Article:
gives rise to the multiple levels of meaning to be found in Condo’s

by applying the ground to the canvas, then makes the drawings before

complex work, not only showing the external appearances of his subjects

applying the paint. His compositions are carefully thought through

but also exposing their inner consciousnesses.

using sketches and he sometimes produces series of works with only slight variations. The present lot is the artist’s take on the traditional composition of the reclining figure, one that has been used repeatedly throughout art history, most famously in the 20th century by Picasso and Henry Moore. The expressiveness of Condo’s brushstrokes in depicting the flesh, together with the mesmerizingly terrifying faces of as an ironic sexuality. According to Ralph Rugolf, the main organizer of Condo’s mid-career retrospective at the New Museum, New York in 2011, “George’s paintings have a life that’s very different from what you get in other artists. There’s real heat on the surface, and things are changing all the time” (quoted in Calvin Tomkins, ‘Portraits of Imaginary People: the Paintings of George Condo’, New Yorker, 17 January 2011).

Pablo Picasso, L’Aubade, 1967

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Picasso: © Succession Picasso/DACS, London 2012

the nudes, gives the painting a theatrical, darkly comic quality as well

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Petit Éponge SE 253, ca. 1961 IKB dry pigment and synthetic resin on natural sponge mounted on metal rod 19 × 9.5 × 5 cm (7 1/2 × 3 3/4 × 1 7/8 in) The work is registered in the Yves Klein Archives under number SE 253.

Estimate £80,000 –100,000 $127,000 –158,000 €99,500 –124,000

z †

PROVENANCE Galerie Sfeir-Semler, Hamburg

Private Collection, Germany

Best known for his blue monochromes, Yves Klein also applied his International Klein Blue, or IKB, to sponges as an extension and culmination of his exploration of space. The sponges, aerostatic objects have terrestrial surfaces that express different shadows and light. Edouard Adam, Klein’s chemical and art supplier in Montparnasse provided in 1957 the sponges which were sourced in Greece and Tunisia. The blue sponges differed in material and size. In 1959, Klein showcased his numerous sponges as a “Bas-reliefs dans une forêt d’éponges (Bas-reliefs in a sponge forest)” at the Galerie Iris Clert in Paris. Klein positioned the sponges on wire strands in an upright posture affixed to a metal or stone base or at other times attached them to a canvas, their shapes remains anthropomorphic. Each sponge presents its own texture, often resembling little craters. Contemporary to Klein, Lucio Fontana had added spatiality to his monochromes in 1952-1956 with his Pietre (stone) series which combined sculpture and painting. “Thanks to the sponges-living, savage material-I was able to make portraits of the readers of my monochromes who, after having seen, after having travelled in the blue of my paintings, come back totally impregnated in sensibility like the sponges.”(S.Stich, Yves Klein, Cantz, 1995). Installation view of the exhibition Bas-reliefs dans une forêt d’éponges (Bas-reliefs in a sponge forest), Galerie Iris Clert, Paris, 15–30 June 1959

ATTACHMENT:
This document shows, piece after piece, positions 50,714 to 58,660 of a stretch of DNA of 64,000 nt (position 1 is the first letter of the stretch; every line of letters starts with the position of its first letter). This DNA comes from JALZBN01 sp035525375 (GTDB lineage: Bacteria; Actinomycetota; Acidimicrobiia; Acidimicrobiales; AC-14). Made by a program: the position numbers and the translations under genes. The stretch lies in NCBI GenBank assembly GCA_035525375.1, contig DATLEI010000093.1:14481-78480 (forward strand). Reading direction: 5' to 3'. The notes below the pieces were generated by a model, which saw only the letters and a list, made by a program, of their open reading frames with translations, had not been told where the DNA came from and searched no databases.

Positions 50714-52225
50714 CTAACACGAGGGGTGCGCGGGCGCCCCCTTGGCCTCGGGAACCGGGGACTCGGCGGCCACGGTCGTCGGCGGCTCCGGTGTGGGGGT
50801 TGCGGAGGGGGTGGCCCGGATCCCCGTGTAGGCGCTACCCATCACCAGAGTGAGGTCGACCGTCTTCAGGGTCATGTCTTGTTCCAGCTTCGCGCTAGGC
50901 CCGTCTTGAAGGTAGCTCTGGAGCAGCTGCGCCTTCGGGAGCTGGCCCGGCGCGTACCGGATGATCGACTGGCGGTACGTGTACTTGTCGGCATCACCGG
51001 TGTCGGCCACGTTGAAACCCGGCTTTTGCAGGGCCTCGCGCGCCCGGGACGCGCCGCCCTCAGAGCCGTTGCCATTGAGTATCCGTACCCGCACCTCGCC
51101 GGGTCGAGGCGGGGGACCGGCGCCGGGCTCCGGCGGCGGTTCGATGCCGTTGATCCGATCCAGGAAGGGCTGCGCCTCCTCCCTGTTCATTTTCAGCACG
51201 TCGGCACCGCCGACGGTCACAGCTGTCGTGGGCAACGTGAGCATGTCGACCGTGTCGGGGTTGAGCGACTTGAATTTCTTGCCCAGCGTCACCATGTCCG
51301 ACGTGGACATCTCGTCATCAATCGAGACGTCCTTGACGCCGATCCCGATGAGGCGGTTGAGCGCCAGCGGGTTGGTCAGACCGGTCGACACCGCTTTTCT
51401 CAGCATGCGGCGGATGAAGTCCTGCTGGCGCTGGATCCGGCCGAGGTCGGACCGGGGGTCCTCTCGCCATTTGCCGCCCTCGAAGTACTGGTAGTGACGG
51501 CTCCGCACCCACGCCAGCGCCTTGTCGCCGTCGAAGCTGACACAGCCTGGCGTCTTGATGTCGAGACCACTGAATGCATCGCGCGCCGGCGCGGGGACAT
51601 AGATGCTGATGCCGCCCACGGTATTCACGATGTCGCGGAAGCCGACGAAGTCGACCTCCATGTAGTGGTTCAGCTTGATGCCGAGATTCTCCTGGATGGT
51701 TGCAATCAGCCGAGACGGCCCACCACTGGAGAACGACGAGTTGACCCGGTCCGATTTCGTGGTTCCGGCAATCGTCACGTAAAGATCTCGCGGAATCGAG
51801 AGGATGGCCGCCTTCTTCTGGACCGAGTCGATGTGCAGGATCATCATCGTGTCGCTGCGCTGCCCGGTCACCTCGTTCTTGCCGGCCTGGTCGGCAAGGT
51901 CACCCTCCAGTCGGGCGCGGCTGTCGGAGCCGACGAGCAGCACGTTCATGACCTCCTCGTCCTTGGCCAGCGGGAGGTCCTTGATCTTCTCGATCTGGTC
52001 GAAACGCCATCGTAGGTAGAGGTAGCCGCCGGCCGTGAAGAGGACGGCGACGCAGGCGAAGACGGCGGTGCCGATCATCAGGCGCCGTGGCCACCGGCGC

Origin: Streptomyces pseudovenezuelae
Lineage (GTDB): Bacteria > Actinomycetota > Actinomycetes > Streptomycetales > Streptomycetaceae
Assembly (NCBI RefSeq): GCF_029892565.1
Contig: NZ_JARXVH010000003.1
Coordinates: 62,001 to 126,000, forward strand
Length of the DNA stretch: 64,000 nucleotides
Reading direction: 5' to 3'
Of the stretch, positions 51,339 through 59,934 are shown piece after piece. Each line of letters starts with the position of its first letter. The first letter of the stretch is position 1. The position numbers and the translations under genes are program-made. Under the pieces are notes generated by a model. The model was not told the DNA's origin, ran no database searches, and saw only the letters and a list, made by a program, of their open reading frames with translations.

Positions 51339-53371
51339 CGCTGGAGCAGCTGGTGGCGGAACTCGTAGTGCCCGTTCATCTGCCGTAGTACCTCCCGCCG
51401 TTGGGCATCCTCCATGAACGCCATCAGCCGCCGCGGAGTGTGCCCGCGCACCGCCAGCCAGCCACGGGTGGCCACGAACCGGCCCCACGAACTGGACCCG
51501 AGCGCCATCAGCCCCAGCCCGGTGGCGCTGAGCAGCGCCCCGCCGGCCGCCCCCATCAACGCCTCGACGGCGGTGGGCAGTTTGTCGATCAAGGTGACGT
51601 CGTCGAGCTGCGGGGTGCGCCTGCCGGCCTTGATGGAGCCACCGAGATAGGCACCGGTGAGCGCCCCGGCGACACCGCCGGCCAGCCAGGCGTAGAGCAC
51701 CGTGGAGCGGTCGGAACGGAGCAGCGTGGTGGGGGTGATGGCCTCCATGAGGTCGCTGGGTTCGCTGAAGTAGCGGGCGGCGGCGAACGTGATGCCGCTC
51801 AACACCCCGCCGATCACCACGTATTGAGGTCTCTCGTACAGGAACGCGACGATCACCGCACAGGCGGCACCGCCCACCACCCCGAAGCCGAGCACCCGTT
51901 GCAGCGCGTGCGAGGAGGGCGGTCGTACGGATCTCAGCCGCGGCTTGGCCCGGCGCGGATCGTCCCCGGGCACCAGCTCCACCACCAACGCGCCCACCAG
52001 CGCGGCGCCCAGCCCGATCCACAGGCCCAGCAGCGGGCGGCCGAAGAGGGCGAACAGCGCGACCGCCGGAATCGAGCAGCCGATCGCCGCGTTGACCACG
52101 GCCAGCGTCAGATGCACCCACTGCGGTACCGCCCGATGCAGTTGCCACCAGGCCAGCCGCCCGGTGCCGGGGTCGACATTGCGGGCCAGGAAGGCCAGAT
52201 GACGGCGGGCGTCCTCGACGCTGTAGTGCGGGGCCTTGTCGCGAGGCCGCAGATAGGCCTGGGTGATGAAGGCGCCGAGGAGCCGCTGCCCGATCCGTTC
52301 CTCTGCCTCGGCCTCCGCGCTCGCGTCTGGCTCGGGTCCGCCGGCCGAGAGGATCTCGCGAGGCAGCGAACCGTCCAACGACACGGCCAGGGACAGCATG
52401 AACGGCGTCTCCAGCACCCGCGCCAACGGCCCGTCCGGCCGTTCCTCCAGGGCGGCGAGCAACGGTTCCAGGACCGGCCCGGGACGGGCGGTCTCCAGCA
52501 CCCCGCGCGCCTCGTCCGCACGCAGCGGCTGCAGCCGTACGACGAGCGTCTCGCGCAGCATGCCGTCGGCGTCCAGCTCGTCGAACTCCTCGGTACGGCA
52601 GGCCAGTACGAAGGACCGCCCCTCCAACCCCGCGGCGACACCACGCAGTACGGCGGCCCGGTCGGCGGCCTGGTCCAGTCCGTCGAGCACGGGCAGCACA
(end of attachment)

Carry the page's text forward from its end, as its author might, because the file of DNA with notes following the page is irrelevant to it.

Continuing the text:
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“First there is nothing, then there is deep nothing, then there is a blue depth.” GASTON BACHELARD



1928 –1962

Monochrome Bleu IK277, 1959 pigment and synthetic resin on paper laid on Plexiglas 20.5 × 17.2 cm (8 1/8 × 6 3/4 in) Signed and dated ‘Yves 59’ on the reverse. This work is registered in the Yves Klein Archive under the archive number IKB277.

Estimate £120,000 –180,000 $190,000 –285,000 €149,000 –224,000


PROVENANCE Christie’s, Paris, Art d’Après-Guerre et Contemporain, 30 May 2007, lot 337

Private Collection, Belgium EXHIBITED Stockholm, Svenska-Franska Konstgalleriet, Yves Klein, May 1963, no. 7

The colour blue and Yves Klein’s name have become so closely intertwined that in French the expression, “le bleu Klein” is quite

painted the canvas with the blue pigment mixed with a fixative. In this

commonly used as an adjective in the design and fashion worlds. In

way, he achieved the deep texture apparent in his paintings.

fact, in 1960, the artist put down a patent for his blue establishing it as the International Klein Blue or IKB. This deep ultramarine blue became

Klein’s first exhibition of blue monochromes, entitled ‘Monochrome

Klein’s official identity and his way to awaken his audiences’ sensibilities

Proposition, Blue Period’, took place at the Galleria Apollinaire in Milan

by letting them see firsthand the raw pigment and and its thick texture.

two years before he made the present lot. Most of the reviews were mixed; he was supported on the one hand by the playwright Dino Buzzati but on

As early as 1915, Russian avant-garde artists Kasimir Malevitch and

the other criticized for the parallels he made with Giotto. It’s interesting to

Alexander Rodchenko strived to disconnect art from nature with

note that the experimental Italian artists Piero Manzoni and Lucio Fontana

monochrome forms as their operative mode. Klein differentiated himself

attended, and were influenced by the exhibition. Manzoni, following the

from Malevitch by looking instead to Giotto’s blue frescoes from Assisi for

exhibition, focused his work on his ‘achromes’ while Fontana, an artist

the poetic aura he sought enable him to express “the absolute affective

already established by that time, was already paralleling Klein’s approach

pictorial power of colour” (the artist in S. Stich, Yves Klein, exh. cat,